Why do we expect the end of a true friendship to be any easier than losing a true love?
The saying “best friends forever” implies an intrinsic endlessness, a bond that knows no boundaries and has no time limit. Friendships are often entered into less cautiously than romantic relationships, because there is largely no precedent for the ending of friendships. Female friendships are portrayed in movies and television shows as safe places to work out all of the drama that romantic relationships can bring. There are songs and movies about the heartbreak and devastation that results from a romantic relationship ending, but what is never addressed is how the pain from the disintegration of a friendship can be deeper and longer lasting than even the end of love.
We often hear about “mean girls” and bullying, but female friendships are much more complicated and difficult than we allow ourselves to admit. With the male brain still largely an enigma to us, women allow a sense of ease with our friends because of assumed innate similarities. But allowing ourselves to open up to someone as a best friend takes just as much trust as doing the same in the name of love, so when a friendship break up is one-sided, the wounds are just as raw.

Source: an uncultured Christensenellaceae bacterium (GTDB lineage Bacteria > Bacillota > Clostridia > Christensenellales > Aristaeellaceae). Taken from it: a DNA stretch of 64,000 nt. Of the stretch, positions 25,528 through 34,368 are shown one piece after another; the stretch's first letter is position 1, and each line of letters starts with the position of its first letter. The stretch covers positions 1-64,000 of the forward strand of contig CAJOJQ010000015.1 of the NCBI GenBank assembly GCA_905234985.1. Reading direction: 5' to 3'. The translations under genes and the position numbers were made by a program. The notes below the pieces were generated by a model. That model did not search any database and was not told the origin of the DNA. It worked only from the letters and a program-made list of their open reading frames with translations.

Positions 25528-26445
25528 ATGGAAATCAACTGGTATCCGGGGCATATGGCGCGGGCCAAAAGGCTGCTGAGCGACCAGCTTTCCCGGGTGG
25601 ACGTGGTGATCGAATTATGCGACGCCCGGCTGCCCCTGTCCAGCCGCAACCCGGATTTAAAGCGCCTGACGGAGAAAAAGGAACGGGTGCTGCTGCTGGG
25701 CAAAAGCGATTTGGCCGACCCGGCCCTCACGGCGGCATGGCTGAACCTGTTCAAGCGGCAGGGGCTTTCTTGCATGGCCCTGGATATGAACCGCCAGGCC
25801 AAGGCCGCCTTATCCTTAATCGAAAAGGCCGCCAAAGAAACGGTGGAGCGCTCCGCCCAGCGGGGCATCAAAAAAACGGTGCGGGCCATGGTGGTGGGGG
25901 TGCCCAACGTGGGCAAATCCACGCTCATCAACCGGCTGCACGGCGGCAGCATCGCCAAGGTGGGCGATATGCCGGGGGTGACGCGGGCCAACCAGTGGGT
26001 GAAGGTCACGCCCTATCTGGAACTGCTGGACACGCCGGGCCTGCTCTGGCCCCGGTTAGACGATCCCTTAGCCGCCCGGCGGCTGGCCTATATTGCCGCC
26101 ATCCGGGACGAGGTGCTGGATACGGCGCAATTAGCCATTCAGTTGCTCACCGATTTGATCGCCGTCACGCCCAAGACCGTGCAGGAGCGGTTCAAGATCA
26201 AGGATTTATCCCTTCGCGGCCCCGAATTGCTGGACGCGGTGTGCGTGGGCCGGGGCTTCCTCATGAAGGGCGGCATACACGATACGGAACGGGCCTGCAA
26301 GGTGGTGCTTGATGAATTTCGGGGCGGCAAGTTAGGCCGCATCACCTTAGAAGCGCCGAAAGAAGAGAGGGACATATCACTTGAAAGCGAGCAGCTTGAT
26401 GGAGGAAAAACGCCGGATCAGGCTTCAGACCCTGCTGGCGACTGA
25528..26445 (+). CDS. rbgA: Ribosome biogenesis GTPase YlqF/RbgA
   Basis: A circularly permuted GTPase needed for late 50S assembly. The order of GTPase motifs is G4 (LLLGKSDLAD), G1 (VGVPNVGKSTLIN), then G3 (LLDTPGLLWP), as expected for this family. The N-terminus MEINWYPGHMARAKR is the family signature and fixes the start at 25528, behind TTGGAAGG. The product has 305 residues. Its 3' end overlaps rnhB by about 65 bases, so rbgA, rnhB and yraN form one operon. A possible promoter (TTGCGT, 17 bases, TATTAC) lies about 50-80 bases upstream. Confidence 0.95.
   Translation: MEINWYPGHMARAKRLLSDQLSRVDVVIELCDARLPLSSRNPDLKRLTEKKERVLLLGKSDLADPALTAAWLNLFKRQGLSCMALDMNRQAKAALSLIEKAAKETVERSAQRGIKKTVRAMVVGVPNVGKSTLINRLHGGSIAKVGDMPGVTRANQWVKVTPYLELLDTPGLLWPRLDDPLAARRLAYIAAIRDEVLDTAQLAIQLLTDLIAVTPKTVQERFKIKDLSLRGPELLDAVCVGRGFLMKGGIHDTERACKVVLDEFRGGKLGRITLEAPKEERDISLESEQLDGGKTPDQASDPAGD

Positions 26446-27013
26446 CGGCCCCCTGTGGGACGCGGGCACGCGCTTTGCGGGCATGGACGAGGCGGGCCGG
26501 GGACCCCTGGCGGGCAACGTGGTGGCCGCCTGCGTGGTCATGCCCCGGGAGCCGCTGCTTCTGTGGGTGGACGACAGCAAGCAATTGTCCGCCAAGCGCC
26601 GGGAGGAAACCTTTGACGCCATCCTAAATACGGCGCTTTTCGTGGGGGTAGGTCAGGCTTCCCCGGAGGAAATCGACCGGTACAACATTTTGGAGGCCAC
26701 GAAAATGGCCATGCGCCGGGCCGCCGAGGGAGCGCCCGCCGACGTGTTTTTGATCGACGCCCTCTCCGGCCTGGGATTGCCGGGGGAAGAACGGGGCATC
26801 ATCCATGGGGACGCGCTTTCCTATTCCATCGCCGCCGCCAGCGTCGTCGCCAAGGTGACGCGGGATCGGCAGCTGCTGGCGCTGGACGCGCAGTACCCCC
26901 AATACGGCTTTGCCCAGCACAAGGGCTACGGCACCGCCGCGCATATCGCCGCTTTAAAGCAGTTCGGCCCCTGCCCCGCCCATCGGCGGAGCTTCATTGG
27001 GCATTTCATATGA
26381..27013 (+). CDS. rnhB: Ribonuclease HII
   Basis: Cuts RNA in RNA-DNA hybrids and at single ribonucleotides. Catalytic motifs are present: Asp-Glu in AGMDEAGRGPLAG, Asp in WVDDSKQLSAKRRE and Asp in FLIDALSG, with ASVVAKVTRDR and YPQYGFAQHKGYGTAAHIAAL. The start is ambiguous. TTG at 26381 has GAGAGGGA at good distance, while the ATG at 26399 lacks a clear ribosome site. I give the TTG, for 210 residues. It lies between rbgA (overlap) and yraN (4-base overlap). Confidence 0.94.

I experienced a betrayal by someone I thought was a best friend that was every bit as confusing and devastating as any romantic break-up. There was suddenly a hole in my life and a space in my heart that for a long time was reserved for one person, and the confusion and sense of loss was paralyzing. Any relationship, friendship or otherwise has intricacies, and the demise of a years-long friendship proved to be quicker and blunter than the slow unraveling of a romantic involvement of the same amount of time. There were more questions than answers, regrets of wasted time and emotional involvement, and a treasured amount of memories that no longer had a shared home.
Friendship break-ups are real and very rarely involve the ever-elusive “closure.”
Years after I made peace with eliminating my ex-friend from my life, I decided to extend an olive branch, which was instantly rebuffed without a second thought, filling me with regret and hurt all over again. Even though in this case I was the one that was wronged, I still had the urge to try again and make things right, just like with an old boyfriend. And just like an old boyfriend, time is the only thing that ever takes that pain away.
Best friends are harder to replace than romantic interests, but in the end, we need to believe that the break-ups lead to who you are truly meant to be (friends) with.
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